The World Raid makes the same 72.4bhp @ 9000rpm and 50.2 lb-ft @ 6500rpm as the existing Ténéré 700, because it uses an identical 689cc parallel twin in the same state of tune – which presumably means Yamaha are perfectly happy with performance and see no reason to coax more from the World Raid despite its 16kg weight increase. And more power isn’t something most owners say they want (although Ténéré 700-owning BikeSocial member Chris Witham says he might be tempted by the sound of the rumoured Ténéré 900 with the MT-09 engine!).


Yamaha Tenere 700 World Rally Review Price Spec_08


Engine, gearbox and exhaust

While more power is usually a good thing, in the Ténéré’s case it’s less of an issue because chassis and engine are so well-matched; a power deficit isn’t the first thing you notice – and also because the CP2 unit is such a frisky, perky, good-natured motor it’s hard to find the heart to criticise it. Slating the parallel twin would be like machine-gunning a spaniel. More than churlish, it’s just something you don’t do in polite company.

So chucking a key at the World Raid and buttoning the motor into life gives you the same warm, tingling sensation as it always has – the engine wants to have fun at a funky, family-friendly pace. It’s anything but dull or tedious – but as the bike beetles away, choffing gently and leaving most passers-by undisturbed, power is neither over-abundant nor overwhelming. At least not on tarmac, where the motor happily hums along, pulling over 80mph with 6000rpm showing in top, betraying only the mildest of tingling vibes after many hours at the helm, and sipping fuel at a parsimonious 47mpg. The only time the World Raid gets a bit out of its depth is during mid-speed overtakes, when the bike’s extra weight and wider front profile start to count against it and the motor can need more of a flogging to fly at a decent lick – as a back-road hooligan tool, the base T7’s motor is definitely a more engaging ride than the World Raid. But in most every other tarmac scenario – and especially over distance – the Raid’s motor is spot on.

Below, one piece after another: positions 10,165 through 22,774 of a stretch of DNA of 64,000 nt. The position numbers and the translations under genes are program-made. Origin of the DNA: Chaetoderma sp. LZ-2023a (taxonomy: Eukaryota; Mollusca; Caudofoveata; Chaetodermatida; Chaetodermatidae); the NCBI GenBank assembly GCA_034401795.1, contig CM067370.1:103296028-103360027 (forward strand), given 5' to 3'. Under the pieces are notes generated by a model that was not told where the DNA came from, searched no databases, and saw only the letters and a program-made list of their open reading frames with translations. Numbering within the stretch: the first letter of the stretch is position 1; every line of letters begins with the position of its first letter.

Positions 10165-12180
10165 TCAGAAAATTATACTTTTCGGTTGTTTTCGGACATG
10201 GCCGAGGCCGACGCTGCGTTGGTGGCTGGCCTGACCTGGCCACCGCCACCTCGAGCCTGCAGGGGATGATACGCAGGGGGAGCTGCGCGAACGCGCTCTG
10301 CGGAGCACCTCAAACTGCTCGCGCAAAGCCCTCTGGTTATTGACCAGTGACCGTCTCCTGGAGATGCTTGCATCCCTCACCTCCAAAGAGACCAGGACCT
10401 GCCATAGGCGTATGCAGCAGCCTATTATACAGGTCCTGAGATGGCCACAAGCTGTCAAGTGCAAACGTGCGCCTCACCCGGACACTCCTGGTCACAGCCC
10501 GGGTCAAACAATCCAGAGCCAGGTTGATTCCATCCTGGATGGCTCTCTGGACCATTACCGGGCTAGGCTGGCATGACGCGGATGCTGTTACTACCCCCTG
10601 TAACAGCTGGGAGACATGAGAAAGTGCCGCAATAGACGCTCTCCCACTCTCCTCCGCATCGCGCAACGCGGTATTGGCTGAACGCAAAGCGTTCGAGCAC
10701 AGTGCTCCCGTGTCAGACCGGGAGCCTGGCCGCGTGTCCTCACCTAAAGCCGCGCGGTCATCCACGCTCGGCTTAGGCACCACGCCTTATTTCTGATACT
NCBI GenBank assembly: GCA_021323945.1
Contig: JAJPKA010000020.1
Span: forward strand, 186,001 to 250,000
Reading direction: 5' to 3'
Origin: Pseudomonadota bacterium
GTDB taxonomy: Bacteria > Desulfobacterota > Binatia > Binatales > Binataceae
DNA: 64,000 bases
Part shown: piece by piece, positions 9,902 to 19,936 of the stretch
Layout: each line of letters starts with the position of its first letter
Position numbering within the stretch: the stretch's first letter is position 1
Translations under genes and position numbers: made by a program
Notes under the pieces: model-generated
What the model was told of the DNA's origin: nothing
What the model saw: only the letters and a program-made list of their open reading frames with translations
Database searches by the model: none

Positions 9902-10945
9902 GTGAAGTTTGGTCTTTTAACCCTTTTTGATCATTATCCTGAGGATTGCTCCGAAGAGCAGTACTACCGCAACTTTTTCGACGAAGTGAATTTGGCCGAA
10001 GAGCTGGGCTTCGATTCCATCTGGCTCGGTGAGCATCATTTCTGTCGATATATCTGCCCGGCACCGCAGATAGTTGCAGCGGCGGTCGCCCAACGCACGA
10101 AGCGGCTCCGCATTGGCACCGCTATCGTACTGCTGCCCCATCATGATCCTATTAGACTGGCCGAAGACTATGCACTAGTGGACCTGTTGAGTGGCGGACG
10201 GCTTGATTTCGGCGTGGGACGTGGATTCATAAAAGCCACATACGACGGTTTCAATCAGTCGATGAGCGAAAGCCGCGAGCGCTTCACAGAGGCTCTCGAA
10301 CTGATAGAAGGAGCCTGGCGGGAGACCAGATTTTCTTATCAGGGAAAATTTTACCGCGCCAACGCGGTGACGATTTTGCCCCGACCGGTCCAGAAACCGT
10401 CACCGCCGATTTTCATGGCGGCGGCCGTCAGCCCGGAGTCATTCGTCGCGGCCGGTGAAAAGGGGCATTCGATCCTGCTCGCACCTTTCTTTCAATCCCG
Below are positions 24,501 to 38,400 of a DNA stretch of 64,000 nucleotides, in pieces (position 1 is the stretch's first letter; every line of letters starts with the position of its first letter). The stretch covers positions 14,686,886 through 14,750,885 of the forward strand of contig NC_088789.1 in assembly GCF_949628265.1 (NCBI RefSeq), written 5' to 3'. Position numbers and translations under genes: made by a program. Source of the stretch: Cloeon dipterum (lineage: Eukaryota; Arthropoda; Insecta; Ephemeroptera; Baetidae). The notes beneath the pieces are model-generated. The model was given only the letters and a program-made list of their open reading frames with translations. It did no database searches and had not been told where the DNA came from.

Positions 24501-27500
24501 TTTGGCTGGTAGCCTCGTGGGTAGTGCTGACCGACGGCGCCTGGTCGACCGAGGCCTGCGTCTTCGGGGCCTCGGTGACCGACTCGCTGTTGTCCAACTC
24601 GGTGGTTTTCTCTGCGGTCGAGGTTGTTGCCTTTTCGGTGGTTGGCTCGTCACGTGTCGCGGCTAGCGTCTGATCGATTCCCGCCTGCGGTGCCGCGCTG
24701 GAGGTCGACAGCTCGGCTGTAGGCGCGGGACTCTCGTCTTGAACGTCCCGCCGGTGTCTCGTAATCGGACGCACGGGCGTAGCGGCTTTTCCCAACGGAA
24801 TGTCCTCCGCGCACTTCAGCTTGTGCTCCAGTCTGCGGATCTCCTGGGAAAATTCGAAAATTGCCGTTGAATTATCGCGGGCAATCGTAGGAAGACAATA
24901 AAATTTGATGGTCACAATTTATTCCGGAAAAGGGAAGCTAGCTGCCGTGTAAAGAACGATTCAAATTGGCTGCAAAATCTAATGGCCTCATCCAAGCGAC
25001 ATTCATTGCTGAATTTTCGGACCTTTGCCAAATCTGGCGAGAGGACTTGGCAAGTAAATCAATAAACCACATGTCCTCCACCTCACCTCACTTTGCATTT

Off-road, the domesticated nature of the World Raid’s power delivery is less conspicuous – the capacity to throw yourself at the scenery is still very much on the cards if you get carried away. But again, the bike is easy to manage for a given level of skill (or ineptitude, in my case), just like the original Ténéré 700 – at least in terms of its performance. Its ability to handle hairpins and U-turns on dirt without stalling or needing much in the way of clutch slip is always a welcome bonus, and the easy-going nature of the power delivery and throttle response is user-friendly. But this is already well known to Ténéré 700 owners and, in this respect, the World Raid is no different.